What a crew! Officials gathered Saturday morning to celebrate the groundbreaking for the state’s largest school building project–the $125 million, 1,500 seat Fairchild Wheeler Multi Magnet High School. Taking the first shovelful of dirt are, from left, Congressman Jim Himes, State Rep. Auden Grogins, State Sen. Anthony Musto, Bridgeport City Council President Tom McCarthy, Joan Wheeler duPont, granddaughter of Daniel Fairchild Wheeler, Supt. of Schools John Ramos Sr., Mayor Bill Finch, State Rep. Andres Ayala and State Rep. Charles “Don” Clemons.
From Mayor Bil Finch:
City, state and federal officials joined Daniel Fairchild Wheeler’s granddaughter to break ground Saturday morning for the largest school building project in state history. The new, 1,500-seat Fairchild Wheeler Multi Magnet High School will be the first new high school to be built in Bridgeport in 50 years. When finished, the new school will offer 1,000 seats for Bridgeport students, with the balance open to students from Trumbull, Monroe, Easton, Fairfield, Shelton, Stratford and Milford.
About 50 people perched on chairs arranged at the mouth of the driveway opening for the new school to hear Mayor Bill Finch, Supt. of Schools John Ramos Sr., Congressman Himes, and Mrs. DuPont discuss the importance of the new high school and the expanded educational opportunities it will offer to students from Bridgeport and the surrounding area.
“We;ve waited a long time for this day, but it’s finally here,” said Mayor Finch. “This school will provide our students with a world-class education that will prepare them for the 21st century world we live in. The curriculum–focusing on aviation, science and information technology–will be one of the most advanced of any high school in the state. We are very grateful to the Wheeler family for allowing us to use the land, which was deeded to the City as a park, to provide a unique educational experience for our students while honoring the family’s wishes.” Mayor Finch also praised the diversified student learning experience the school will provide, as well as the hundreds of jobs that will be created during the anticipated two-year construction period for the school.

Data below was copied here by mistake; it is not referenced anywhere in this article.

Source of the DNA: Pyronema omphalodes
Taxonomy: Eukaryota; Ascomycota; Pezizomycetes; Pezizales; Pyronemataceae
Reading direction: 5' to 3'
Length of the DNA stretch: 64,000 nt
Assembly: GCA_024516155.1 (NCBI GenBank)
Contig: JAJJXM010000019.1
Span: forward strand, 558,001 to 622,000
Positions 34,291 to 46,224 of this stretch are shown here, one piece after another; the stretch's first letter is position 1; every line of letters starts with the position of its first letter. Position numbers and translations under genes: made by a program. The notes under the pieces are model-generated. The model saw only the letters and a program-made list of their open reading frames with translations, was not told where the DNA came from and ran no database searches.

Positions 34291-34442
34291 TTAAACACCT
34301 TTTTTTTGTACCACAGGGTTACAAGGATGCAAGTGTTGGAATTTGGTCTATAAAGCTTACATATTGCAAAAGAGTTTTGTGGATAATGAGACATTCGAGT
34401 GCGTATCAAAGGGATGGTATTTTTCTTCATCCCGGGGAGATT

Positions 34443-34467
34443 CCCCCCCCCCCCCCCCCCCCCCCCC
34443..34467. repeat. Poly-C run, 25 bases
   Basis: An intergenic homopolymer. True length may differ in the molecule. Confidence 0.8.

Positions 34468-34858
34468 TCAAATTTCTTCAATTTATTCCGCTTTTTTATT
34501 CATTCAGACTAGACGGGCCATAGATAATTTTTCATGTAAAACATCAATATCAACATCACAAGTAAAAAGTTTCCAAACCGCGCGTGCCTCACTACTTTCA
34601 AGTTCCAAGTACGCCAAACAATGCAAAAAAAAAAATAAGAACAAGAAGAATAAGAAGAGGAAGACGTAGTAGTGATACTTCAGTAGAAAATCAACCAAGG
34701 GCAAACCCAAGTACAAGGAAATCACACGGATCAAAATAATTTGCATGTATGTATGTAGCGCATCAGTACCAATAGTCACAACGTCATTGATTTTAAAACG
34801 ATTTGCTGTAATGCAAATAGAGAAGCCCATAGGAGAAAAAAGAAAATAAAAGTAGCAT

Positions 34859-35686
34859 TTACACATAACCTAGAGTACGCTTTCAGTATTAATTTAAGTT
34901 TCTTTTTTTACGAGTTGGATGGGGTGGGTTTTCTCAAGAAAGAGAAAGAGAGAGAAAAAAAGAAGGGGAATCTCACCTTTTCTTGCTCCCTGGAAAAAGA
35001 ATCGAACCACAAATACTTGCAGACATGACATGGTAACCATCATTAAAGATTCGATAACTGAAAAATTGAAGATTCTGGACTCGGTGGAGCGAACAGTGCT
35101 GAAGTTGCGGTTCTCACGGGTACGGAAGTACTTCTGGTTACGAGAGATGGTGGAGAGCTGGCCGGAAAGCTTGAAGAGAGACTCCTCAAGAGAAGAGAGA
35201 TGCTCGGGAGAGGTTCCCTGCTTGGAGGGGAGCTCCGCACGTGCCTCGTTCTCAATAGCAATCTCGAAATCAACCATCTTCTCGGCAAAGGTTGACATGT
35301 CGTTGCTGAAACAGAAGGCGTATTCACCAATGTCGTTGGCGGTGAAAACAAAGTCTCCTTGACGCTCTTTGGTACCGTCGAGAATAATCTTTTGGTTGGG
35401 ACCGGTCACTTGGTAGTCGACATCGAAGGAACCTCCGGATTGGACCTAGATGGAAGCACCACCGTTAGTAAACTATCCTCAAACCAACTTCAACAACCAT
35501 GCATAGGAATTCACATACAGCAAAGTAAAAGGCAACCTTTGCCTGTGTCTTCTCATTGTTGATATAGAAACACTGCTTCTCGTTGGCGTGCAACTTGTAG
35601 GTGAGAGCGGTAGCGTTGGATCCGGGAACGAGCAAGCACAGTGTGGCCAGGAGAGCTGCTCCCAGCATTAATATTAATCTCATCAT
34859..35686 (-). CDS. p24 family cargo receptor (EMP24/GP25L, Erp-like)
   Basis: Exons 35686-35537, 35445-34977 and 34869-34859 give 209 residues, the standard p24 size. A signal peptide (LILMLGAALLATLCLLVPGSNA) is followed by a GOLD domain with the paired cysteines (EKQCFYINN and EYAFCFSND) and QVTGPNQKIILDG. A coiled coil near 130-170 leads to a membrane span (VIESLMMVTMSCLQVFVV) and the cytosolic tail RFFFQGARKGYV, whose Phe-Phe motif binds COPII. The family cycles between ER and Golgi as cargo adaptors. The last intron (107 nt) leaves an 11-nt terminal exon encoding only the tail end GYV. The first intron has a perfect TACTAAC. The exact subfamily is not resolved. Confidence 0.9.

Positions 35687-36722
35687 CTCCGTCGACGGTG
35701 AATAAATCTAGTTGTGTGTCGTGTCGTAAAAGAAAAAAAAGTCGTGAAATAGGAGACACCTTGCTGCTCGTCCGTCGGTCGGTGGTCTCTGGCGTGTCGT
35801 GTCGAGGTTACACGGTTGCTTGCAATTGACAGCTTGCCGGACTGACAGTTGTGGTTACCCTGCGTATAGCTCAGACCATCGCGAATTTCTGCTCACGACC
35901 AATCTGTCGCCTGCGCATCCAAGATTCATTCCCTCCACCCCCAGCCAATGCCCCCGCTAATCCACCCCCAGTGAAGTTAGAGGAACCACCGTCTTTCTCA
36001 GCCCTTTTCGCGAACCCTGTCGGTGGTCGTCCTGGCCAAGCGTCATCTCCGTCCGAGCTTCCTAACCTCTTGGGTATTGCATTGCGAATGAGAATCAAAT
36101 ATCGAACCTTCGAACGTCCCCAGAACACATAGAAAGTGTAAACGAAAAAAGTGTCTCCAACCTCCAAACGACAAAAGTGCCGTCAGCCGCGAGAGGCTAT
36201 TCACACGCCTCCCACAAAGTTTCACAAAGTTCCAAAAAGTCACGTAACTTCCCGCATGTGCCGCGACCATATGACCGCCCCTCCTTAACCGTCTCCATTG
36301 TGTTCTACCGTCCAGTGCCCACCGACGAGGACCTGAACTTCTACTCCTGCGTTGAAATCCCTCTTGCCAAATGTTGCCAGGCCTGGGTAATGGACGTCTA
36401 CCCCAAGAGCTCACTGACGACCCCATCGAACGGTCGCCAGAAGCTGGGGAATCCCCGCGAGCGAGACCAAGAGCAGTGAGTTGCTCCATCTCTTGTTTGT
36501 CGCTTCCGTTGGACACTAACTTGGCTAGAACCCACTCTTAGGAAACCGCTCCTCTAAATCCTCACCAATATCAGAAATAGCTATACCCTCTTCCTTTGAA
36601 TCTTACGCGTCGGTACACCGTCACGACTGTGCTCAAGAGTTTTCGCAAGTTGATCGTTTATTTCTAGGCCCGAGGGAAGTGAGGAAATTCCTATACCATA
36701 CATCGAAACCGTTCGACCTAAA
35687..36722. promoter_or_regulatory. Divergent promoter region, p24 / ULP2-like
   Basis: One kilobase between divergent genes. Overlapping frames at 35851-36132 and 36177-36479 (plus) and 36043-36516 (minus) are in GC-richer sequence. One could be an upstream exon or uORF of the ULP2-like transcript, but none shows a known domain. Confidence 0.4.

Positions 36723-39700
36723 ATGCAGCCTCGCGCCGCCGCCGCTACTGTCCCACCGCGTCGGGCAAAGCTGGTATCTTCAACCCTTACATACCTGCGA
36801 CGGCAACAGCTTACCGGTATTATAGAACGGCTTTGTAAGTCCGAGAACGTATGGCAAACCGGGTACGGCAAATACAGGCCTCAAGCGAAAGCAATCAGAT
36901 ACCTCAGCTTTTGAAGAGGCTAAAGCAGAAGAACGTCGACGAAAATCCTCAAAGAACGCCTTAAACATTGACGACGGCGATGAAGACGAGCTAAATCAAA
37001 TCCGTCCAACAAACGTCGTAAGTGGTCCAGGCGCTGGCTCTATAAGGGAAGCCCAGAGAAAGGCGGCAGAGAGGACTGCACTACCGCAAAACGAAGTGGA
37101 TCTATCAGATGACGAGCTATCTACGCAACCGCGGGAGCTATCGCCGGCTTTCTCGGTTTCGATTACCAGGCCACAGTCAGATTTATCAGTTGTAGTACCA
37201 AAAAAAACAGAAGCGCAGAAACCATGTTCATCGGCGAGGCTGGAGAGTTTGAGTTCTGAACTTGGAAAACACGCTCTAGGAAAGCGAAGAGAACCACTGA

Joan Wheeler duPont, Daniel Fairchild Wheeler granddaughter, represented the family at Saturday’s event. “I’m pleased that my family’s legacy and name will be connected with a project that will both honor my grandfather’s wishes, and provide an environmentally sustainable building with a fantastic educational opportunity benefiting the region’s schoolchildren.”
In his brief remarks, Superintendent of School Ramos emphasized the “excellence in equity” that the school will mean to the district, noting how the magnet school will draw from six surrounding towns.
Congressman Himes noted that “there is no better investment in our future than spending money on the education of our children.” Himes also noted the school’s unique curriculum will provide its graduates with the educational background to “start their own company or be an entrepreneur” in a 21st century world that is centered more and more on science and technology.
Daniel Fairchild Wheeler left the land to the City nearly 100 years ago, with instructions that it be used as park land. Approximately 30 acres will be used to construct the school, and the surrounding acreage will be improved with hiking trails and better public access for all to enjoy. The state Legislature voted unanimously last spring to change the city’s boundaries with neighboring Trumbull to move the acreage needed to build the school into Bridgeport in order to allow the project to move forward.
JCJ Architecture of Hartford designed the school, which will feature underground parking, and limited above-ground parking, with an environmentally friendly design meant to minimize the impact of the building on the surrounding woodlands. Fusco Corporation of New Haven has already begun construction on the site; the school is expected to be completed in Fall 2013.